Compare Exodus 40:3 and Matthew 27:51 (also Mark 15:38 and Luke 23:45).  As we look forward to this Easter Sunday, it would be good to take some time to seriously and intentionally reflect on the import of Christ’s work for us.
No More Veil
From the time God began to reveal Himself to His chosen people, Israel; from the time He began to tabernacle among them in the detailed design He commanded, directed, and equipped them to build; there was a separation between God and His people.  There was a veil between Him and His people.  At first only Moses came to Him on their behalf.  Then a priest, but only once a year.

The access to Him was veiled, barred, close, but distant.  The people where shielded from the overwhelming majesty of His presence.

Christ’s death, which we remember this Friday, changed that, immediately, permanently.  The veil, the obstruction, the distance was torn in two, removed.  The presence of God, man’s relationship with Him was radically changed.

Whereas before, only the High Priest had access, once a year.  Now the way, John 14:6, was clear, wide open, available for anyone to enter.  No longer was a sacrifice necessary.  The ultimate sacrifice, the perfect sacrifice was made to clear the way.

We only have to choose to walk through the torn veil.

Sunday, April 9, 2017

Help for the Pathetic (me)

I have said before here that I am not a great prayer warrior.  Prayer is hard for me.  I find myself in the company of the apostles in the garden with Christ, falling asleep after a few minutes of “deep” intercession.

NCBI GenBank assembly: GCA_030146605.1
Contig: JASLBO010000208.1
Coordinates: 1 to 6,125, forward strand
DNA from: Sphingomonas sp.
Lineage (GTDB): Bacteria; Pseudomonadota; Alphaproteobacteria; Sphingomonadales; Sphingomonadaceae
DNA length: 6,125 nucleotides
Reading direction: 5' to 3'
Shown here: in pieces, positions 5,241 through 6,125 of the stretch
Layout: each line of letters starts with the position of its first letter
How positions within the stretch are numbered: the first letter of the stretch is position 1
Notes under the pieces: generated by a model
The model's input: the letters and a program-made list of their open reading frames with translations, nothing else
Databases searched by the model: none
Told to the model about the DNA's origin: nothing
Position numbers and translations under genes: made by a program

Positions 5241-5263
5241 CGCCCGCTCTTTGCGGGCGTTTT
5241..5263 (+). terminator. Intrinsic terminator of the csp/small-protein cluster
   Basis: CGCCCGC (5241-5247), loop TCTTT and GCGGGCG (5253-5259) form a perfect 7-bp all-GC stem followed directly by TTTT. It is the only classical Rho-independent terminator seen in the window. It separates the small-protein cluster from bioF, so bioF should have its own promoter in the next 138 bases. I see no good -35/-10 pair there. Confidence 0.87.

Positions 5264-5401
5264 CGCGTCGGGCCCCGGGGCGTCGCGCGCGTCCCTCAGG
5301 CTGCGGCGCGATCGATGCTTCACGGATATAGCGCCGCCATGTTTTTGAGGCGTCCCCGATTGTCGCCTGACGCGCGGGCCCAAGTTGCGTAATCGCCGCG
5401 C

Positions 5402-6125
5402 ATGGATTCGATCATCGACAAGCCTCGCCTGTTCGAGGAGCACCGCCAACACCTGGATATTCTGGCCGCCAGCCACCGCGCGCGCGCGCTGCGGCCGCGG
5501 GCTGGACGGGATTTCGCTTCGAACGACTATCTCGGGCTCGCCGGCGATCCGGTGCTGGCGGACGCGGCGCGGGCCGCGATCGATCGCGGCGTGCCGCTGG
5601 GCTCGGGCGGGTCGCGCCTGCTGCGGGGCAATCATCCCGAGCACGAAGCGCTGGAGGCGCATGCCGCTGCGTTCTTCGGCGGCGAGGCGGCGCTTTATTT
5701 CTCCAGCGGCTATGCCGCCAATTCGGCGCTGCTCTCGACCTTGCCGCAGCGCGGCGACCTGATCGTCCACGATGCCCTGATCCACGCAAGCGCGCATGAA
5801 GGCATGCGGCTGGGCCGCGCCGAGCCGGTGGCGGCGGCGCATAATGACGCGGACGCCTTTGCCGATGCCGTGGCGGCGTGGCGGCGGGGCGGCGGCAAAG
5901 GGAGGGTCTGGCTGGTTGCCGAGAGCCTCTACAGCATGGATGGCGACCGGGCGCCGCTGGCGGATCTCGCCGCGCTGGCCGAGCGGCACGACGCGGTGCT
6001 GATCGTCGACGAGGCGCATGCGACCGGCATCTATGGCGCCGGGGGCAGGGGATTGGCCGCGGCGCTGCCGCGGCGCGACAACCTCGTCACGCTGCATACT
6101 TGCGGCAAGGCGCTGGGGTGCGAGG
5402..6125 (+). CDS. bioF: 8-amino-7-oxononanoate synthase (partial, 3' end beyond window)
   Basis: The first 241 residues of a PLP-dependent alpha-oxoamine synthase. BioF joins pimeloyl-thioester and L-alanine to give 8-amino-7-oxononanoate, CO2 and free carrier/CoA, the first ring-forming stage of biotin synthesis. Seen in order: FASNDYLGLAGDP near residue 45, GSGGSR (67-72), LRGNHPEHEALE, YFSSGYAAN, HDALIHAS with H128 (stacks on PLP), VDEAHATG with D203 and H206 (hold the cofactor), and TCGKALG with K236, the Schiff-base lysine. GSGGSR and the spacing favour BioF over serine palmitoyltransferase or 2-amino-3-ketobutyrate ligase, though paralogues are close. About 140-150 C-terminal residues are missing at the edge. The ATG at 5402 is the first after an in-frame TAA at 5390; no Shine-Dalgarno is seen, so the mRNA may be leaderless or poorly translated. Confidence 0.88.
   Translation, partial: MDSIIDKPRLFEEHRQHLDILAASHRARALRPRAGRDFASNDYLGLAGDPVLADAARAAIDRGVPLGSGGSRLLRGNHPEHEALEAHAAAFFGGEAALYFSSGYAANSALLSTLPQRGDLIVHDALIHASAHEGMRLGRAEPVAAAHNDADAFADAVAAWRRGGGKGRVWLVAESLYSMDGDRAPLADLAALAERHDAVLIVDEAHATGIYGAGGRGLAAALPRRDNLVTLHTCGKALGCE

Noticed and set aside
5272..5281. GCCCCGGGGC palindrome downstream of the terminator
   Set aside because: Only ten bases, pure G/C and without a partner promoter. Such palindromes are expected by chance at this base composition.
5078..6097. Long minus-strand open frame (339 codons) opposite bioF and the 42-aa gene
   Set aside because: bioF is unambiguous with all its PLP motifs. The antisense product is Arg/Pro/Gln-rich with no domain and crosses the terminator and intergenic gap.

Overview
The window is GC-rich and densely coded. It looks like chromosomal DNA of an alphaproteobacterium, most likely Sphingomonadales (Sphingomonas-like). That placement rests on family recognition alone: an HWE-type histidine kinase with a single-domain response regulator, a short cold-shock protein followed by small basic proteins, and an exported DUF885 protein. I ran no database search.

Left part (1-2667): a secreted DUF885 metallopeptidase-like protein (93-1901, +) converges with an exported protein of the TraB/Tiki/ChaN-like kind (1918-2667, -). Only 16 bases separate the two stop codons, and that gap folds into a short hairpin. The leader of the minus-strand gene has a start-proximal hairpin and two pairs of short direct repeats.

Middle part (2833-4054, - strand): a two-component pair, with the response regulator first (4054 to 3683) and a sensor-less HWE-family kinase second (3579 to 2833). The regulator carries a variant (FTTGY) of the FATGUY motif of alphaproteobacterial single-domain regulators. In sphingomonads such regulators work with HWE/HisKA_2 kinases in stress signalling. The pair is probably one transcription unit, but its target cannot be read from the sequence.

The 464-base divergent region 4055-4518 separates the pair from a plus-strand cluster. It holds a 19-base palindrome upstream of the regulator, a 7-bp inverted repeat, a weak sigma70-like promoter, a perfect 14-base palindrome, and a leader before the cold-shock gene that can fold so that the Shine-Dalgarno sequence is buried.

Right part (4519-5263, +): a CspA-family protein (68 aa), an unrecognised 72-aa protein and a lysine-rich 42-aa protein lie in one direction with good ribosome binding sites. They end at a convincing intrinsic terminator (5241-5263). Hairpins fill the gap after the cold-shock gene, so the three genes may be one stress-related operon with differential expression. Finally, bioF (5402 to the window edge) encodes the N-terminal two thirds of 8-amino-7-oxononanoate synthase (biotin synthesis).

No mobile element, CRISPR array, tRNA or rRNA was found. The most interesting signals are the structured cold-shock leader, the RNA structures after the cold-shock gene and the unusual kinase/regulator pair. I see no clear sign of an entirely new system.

Help for the Pathetic (me)
The good news, at least for me, is that as bad as I am I get some really excellent help.

I was in Psalm 5:1 the other day and I was struck by the word “groaning,” it immediately brought to mind Romans 8:26 – 27.  There we read that the Holy Spirit intercedes for us with “groanings” to deep for words.  Note, by the way the reason the Spirit prays for us, “We do not know how to pray as we should.”  The encouraging thing here for me is that Paul includes himself in that category.  Paul the one whose prayer life has been the subject of really good books and whose prayers I have been using as a model to pray for others.

But there was more.  The Spirit prays for us, intercedes for us according to the will of God.  That led me to 1 John 5:14 - 15, which tells us that when we ask according to His will, He hears us, and we have that for which we ask.  So whatever it is that the Spirit is praying for us, is granted.

But there was more.  Paul ups the ante – well actually the Spirit does, look at 2 Peter 1:20 – 21 – in Romans 8:34, Paul tells us that in addition to the Spirit interceding for us, Christ is at the right hand of the Father interceding for us.

Gives me hope.

I am bad at this.  But the assistance I am getting from both the Spirit and Christ – I find myself at a loss for words to express the magnitude of that incredible, priceless reality.

Tuesday, March 28, 2017

Finding

John 14:6 is a passage you probably have memorized.  It is perhaps only slightly less well known than John 3:16.
Finding